On whether there’s wiggle room for better-defined legislation to have a chance at passing: I conclude that the California violent video game law fails to provide the fair notice that the Constitution requires. And I would go no further. I would not express any view on whether a properly drawn statute would or would not survive First Amendment scrutiny. We should address that question only if and when it is necessary to do so. … I would not squelch legislative efforts to deal with what is perceived by some to be a significant and developing social problem. If differently framed statutes are enacted by the States or by the Federal Government, we can consider the constitutionality of those laws when cases challenging them are presented to us.
From Justice Thomas’s dissenting opinion:
Why he disagrees: The practices and beliefs of the founding generation establish that “the freedom of speech,” as originally understood, does not include a right to speak to minors (or a right of minors to access speech) without going through the minors’ parents or guardians. I would hold that the law at issue is not facially unconstitutional under the First Amendment, and reverse and remand for further proceedings.
The First Amendment doesn’t apply to children: The founding generation would not have considered it an abridgment of “the freedom of speech” to support parental authority by restricting speech that bypasses minors’ parents. … Although much has changed in this country since the Revolution, the notion that parents have authority over their children and that the law can support that authority persists today. ‘The freedom of speech,’ as originally understood, does not include a right to speak to minors without going through the minors’ parents or guardians.”
From Justice Breyer’s dissenting opinion:
Despite accusations otherwise, the California law isn’t vague: “In my view, California’s statute provides “fair notice of what is prohibited,” and consequently it is not impermissibly vague. … Why are the words ‘kill,’ ‘maim,’ and ‘dismember’ any more difficult to understand than the word ‘nudity?'”
It’s also not trying to ban these games: ” California’s law imposes no more than a modest restriction on expression. The statute prevents no one from playing a video game, it prevents no adult from buying a video game, and it prevents no child or adolescent from obtaining a game provided a parent is willing to help. All it prevents is a child or adolescent from buying, without a parent’s assistance, a gruesomely violent video game of a kind that the industry itself tells us it wants to keep out of the hands of those under the age of 17.”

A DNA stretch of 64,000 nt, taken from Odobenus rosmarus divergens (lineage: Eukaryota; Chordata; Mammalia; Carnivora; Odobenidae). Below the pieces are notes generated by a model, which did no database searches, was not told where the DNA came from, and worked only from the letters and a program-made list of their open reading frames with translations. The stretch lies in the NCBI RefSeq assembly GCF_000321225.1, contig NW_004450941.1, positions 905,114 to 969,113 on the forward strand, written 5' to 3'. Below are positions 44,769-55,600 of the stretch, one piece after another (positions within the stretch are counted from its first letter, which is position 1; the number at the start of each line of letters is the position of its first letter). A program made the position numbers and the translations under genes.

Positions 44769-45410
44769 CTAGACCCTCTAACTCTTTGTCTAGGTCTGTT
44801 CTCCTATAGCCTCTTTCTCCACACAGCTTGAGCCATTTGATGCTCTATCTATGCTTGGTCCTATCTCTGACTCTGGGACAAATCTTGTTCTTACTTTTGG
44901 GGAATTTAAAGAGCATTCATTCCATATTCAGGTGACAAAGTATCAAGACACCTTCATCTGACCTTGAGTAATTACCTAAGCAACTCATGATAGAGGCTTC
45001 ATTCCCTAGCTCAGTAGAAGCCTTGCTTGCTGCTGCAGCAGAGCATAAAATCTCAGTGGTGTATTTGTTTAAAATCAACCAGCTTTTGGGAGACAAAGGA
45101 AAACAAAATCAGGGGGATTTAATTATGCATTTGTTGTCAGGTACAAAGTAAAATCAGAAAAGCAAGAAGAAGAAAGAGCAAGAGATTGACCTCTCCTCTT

Today’s ruling could make things more confusing: “The majority’s different conclusion creates a serious anomaly in First Amendment law. Ginsberg makes clear that a State can prohibit the sale to minors of depictions of nudity; today the Court makes clear that a State cannot prohibit the sale to minors of the most violent interactive video games. But what sense does it make to forbid selling to a 13-year-old boy a magazine with an image of a nude woman, while protecting a sale to that 13year-old of an interactive video game in which he actively, but virtually, binds and gags the woman, then tortures and kills her? What kind of First Amendment would permit the government to protect children by restricting sales of that extremely violent video game only when the woman—bound, gagged, tortured, and killed—is also topless?”
The case is about education, not censorship: This case is ultimately less about censorship than it is about education. Our Constitution cannot succeed in securing the liberties it seeks to protect unless we can raise future generations committed cooperatively to making our system of government work. Education, however, is about choices. Sometimes, children need to learn by making choices for themselves. Other times, choices are made for children—by their parents, by their teachers, and by the people acting democratically through their governments. In my view, the First Amendment does not disable government from helping parents make such a choice here—a choice not to have their children buy extremely violent, interactive video games, which they more than reasonably fear pose only the risk of harm to those children.”